JERSEY CITY, New Jersey (Reuters) - The United States were threatening to run away with another Presidents Cup after a four-ball rout on Friday that left a International team reeling and searching for answers.
Under the gaze of the Statue of Liberty, the United States have been domineering hosts, winning four of five four-ball matches and halving the other surging to a 8-2 lead to the delight of a giddy home crowd at Liberty National.
The United States have won nine of 11 Presidents Cups, including the last six and if the International team, comprised of players from the rest of the world except Europe, are to end the drought they will have to overturn the biggest U.S. advantage ever after Day Two of the biennial competition.
So complete has been the United States dominance that they can clinch the Cup on Saturday, leaving Sunday’s singles nothing more than dead rubbers.
With both foursomes and four-ball action scheduled for Saturday, the United States need to collect 7.5 points from a possible eight to decide the competition.
“I think we saw the strength of the U.S. team come out today but in all fairness to my guys, I don’t think they played as well as they were capable of,” said International captain Nick Price, who was refusing to wave the white flag. “There’s a long way to go. I know the U.S. team knows that.
“This is a tough American team. It’s a very, very strong team and we can’t make a lot of mistakes.
“We have another 20 points left. We’re not laying down. These guys are going to come out fighting over the next two days and especially tomorrow.”
Presidents Cup debutantes Charley Hoffman and Kevin Chappell, who sat out Thursday’s opening foursomes, showed no signs of jitters as they led the American stampede with a dominating 6&5 victory over South African Charl Schwartzel and India’s Anirban Lahiri to notch the first point of the day.
“I took it pretty well, but yesterday was hard,” said Hoffman of having to watch the opening matches from the sidelines. “Kevin and I were biting at the bit to get out there and play.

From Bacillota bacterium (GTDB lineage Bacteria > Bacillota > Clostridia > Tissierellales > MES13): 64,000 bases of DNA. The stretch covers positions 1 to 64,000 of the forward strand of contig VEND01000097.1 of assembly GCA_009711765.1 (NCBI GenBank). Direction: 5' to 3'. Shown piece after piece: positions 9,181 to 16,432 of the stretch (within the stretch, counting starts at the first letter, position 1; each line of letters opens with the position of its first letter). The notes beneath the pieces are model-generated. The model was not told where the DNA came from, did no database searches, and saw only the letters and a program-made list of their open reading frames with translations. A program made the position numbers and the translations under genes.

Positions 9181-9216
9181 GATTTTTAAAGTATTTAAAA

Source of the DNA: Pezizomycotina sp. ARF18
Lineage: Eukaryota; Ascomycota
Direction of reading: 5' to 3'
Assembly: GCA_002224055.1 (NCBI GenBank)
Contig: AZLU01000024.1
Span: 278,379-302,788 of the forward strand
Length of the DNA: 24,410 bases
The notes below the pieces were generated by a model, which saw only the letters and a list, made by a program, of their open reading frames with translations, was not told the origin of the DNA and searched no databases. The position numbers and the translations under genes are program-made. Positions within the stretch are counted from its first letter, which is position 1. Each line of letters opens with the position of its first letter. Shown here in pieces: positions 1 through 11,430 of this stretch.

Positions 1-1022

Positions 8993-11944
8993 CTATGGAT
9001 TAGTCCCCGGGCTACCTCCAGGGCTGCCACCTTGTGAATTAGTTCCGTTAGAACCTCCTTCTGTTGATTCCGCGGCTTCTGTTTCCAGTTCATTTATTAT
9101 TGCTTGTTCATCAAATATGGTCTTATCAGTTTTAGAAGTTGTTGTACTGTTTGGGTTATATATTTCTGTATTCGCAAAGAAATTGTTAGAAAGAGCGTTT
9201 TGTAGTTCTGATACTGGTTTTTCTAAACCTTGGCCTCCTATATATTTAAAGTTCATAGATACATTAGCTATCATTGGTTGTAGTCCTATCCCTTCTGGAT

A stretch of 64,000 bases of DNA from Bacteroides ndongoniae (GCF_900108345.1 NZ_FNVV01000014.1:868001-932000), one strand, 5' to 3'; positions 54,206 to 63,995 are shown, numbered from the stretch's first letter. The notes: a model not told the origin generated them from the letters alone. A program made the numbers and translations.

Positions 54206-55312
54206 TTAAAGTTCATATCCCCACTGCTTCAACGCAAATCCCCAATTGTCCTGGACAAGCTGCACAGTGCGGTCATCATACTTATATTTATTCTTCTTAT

“It gave us a little more fire and momentum going into today.”
With the sun setting over the Manhattan skyline, Phil Mickelson, who has played in every edition of the Presidents Cup, dropped a 12-foot birdie putt at the par three 18th to clinch a one-up victory for himself and partner Kevin Kisner over Australians Jason Day and Marc Leishman, sparking wild cheers from his team mates and fans packed around the finishing hole.
For Mickelson it was his 24th Presidents Cup victory, tying him with Tiger Woods for the most all-time, as the five time major winning hailed the team as the best he has ever seen.
“I just love every opportunity to be a part of these events and on these teams,” said Mickelson. “This team is a unique team from any in the past in that the talent level is high or higher than we’ve ever had, and the camaraderie amongst each other on and off the course is a whole different environment.”
Also scoring points for the U.S. were Brooks Koepka and Dustin Johnson, who birdied the final two holes for a 3&2 decision over Australia’s Adam Scott and Venezuela’s Jhonattan Vegas, and Rickie Fowler and Justin Thomas with a 3&2 victory over South Africans Louis Oosthuizen and Branden Grace.
Jordan Spieth and Patrick Reed contributed a half point to the U.S. effort when their match with Hideki Matsuyama and Canada’s Adam Hadwin ended all-square.
“It is a big lead the Americans have right now but we still have 10 matches tomorrow and we have 12 matches in the singles on Sunday,” said a struggling Matsuyama, the Internationals highest ranked player at world number three who will be benched for Saturday’s foursomes by Price. “I think every one of my teammates feel the same way; that there’s still a chance.”
Editing by Andrew Both and Pritha Sarkar/Gene Cherry